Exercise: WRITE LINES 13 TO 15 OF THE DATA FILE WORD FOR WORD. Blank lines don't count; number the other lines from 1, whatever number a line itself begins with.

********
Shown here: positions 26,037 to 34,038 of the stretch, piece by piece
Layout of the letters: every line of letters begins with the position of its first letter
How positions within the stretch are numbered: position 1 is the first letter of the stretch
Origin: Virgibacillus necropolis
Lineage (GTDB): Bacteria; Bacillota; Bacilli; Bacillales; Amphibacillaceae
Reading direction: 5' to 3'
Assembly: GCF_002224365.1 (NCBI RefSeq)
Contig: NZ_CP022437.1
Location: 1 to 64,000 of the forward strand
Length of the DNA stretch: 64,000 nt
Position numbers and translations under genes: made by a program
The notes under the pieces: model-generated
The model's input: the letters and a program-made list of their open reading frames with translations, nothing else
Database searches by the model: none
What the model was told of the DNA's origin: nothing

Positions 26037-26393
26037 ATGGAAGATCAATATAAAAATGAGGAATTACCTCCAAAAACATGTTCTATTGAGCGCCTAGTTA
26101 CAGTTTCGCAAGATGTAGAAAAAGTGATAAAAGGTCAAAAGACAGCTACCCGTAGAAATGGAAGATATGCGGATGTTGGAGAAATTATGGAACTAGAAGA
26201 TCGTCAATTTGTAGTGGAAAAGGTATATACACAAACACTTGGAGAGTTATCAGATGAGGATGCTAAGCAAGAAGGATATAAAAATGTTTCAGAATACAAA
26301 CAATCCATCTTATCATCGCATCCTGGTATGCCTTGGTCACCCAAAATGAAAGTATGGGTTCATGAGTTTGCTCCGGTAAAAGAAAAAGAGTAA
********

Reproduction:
The model's input: the letters and a program-made list of their open reading frames with translations, nothing else
Database searches by the model: none
What the model was told of the DNA's origin: nothing